Tuesday, January 31, 2012

Burger Vinaigrette

If all you watch is 7 seconds, watch from 1:44 until 1:51. That's just a nugget of gold, right there.

Monday, January 30, 2012

Bud's Bar - Sedalia, CO

Bud's Bar in Sedalia, CO (only a short 20 minutes south of Littleton) is a historic little joint that's previously made one of Denver's "Best Burger" lists.  I went last Friday, and experienced a great burger with some interesting twists that I wasn't expecting...

Another place you can read about Bud's Bar is in a book called Hamburger America, by George Motz.  (There's also a film, an iPhone app, t-shirts, etc...this guy is serious about burgers.)  Anyway, George traveled around the US of A reviewing burger joints and making a movie about it or something like that...and Bud's Bar is the ONLY Colorado burger joint that made it in the book.  They've got a nicely worn copy of it on hand for their diners to peruse.

This burger is like the primeval archetype of burgers.  You want produce on your burger?  Not here.  All they've got is white onions (raw or grilled) and pickles.  Lettuce?  Nope.  Tomato?  Nope.  Wheat buns, mayo, even french fries on the side?  All a big NOPE.  (On request, you can get a little plastic ramekin of pickled jalepenos.)  So what DO you get at Bud's Bar?

You get a burger made from the most basic, time-tested, elemental components.  A burger that scoffs derisively at the over-hyped and over-priced  "gourmet" burger restaurants out there. You get a toasted white bun that they source from Sam's Club, piping hot fresh local beef from Castle Rock Meats, and molten American cheese.  Ketchup and mustard are on the table.  You get a bag of Lay's potato chips also.  It all comes out on a piece of white paper in a little red basket.  PURE SIMPLICITY!!!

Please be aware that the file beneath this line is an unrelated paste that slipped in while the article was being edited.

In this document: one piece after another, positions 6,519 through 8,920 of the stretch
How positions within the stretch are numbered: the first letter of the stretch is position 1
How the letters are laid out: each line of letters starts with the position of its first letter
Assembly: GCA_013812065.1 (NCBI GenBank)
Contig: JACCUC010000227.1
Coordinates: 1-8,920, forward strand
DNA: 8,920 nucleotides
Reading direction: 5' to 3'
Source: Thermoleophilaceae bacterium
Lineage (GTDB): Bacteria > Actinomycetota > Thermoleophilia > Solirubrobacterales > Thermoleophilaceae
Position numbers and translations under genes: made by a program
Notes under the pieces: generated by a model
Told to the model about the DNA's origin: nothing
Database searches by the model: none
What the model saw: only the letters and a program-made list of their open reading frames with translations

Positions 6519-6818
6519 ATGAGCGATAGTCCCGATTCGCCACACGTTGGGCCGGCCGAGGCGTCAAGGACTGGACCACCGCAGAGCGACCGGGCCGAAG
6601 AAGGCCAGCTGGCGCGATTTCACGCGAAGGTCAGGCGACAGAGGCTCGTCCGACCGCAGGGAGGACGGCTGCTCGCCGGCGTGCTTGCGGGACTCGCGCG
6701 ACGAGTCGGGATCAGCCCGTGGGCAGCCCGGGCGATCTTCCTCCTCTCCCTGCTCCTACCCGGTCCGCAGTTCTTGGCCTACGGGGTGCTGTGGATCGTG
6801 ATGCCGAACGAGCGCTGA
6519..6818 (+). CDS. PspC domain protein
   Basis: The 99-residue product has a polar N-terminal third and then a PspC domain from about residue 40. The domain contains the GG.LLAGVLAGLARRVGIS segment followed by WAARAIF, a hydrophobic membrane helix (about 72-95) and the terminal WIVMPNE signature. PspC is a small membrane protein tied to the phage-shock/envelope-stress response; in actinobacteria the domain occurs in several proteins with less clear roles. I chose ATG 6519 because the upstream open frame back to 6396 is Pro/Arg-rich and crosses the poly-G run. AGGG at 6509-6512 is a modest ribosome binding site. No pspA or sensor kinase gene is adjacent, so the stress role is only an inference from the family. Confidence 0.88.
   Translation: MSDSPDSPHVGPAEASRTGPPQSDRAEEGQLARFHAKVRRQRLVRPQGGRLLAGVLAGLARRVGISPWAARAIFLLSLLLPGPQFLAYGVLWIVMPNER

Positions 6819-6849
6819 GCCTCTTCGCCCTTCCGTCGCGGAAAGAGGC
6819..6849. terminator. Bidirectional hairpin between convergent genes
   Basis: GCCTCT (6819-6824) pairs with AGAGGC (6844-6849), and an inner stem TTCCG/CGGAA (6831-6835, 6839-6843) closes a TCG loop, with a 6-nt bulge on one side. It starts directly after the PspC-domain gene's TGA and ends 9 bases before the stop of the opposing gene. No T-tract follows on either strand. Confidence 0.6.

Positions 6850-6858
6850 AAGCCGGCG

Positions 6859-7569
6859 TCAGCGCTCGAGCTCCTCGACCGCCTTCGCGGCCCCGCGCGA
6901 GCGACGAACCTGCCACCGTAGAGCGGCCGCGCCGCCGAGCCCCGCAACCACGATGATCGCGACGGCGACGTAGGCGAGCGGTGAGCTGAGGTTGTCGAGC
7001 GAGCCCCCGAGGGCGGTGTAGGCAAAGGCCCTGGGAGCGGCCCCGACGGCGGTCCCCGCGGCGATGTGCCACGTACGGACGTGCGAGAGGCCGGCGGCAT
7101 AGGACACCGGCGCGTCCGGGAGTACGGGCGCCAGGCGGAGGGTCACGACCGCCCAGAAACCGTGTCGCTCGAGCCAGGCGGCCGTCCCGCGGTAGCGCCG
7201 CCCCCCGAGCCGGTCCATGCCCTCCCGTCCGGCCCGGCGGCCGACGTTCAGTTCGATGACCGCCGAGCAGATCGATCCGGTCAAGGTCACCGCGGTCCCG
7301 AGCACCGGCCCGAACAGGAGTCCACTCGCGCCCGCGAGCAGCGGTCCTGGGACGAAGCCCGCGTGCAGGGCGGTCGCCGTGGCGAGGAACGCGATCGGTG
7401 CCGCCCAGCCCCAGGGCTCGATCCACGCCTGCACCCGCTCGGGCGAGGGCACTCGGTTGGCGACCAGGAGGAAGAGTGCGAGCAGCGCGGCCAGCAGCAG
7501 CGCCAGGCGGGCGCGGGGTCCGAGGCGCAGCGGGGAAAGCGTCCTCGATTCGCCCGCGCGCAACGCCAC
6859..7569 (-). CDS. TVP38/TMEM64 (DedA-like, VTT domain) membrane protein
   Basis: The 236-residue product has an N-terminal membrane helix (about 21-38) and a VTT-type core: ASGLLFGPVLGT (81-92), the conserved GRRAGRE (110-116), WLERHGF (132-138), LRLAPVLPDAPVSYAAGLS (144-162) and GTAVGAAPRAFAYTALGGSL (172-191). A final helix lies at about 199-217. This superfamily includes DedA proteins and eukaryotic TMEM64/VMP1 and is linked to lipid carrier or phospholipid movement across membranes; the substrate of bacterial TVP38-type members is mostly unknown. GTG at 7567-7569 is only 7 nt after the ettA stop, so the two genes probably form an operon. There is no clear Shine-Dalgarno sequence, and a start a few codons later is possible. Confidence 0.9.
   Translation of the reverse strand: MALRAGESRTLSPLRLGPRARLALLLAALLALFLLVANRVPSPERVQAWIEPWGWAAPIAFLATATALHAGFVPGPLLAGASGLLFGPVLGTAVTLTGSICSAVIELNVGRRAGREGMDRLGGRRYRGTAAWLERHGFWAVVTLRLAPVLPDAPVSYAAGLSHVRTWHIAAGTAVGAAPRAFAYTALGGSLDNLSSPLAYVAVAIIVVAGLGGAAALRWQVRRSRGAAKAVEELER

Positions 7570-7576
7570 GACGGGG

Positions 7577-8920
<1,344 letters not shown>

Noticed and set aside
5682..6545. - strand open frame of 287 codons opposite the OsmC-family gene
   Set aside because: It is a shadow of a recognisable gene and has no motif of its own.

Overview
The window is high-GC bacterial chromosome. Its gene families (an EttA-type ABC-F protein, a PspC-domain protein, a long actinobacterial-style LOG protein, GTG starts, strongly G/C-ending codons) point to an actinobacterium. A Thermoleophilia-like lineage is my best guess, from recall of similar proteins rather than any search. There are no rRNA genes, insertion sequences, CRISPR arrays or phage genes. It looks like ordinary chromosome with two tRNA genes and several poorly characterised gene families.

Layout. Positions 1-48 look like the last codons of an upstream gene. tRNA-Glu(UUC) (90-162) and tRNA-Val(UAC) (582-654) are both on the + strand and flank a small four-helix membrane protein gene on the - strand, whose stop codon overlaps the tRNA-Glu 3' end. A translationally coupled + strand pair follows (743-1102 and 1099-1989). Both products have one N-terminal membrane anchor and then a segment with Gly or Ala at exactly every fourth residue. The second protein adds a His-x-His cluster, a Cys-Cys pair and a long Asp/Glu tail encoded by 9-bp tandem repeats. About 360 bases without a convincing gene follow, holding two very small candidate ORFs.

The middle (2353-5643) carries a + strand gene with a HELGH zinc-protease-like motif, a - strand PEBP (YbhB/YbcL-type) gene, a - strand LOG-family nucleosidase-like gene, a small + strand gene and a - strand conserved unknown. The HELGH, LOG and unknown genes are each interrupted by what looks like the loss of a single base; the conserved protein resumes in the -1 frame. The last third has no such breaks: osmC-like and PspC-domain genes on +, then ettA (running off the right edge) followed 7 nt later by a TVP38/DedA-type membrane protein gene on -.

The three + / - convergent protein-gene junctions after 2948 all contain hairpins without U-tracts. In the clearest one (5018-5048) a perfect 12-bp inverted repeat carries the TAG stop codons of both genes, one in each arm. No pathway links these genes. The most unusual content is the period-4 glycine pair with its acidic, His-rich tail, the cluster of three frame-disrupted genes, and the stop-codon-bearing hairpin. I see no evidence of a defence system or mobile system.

My double cheeseburger arrived at my table in all of it's gloriously unfettered simplicity...so steamy hot that I couldn't bite into right away...I was forced to just admire it visually whilst my tastebuds screamed in anticipation.

The cooking method is definitely worth a quick discussion, and is what introduced a few surprises for me.  Here's how they do it, and it really affects the finally product.  The burger patty is made in-house, and goes onto the flat top griddle.  It's not smashed, but here's where it gets weird.  The cook places a toasted bun top onto the patty while it cooks, and this bun top apparently soaks up the grease from the patty.  Then, they discard the bun top!  It serves that singular purpose.  Then the cheese goes on, and on top of the cheese is the bun top that you actually eat.  Bud's claims that this use-a-disposable-bun-to-soak-up-grease method is what allows this burgers to be really juicy but not greasy.  I can agree, it was juicy but not greasy.  All in all, quite interesting.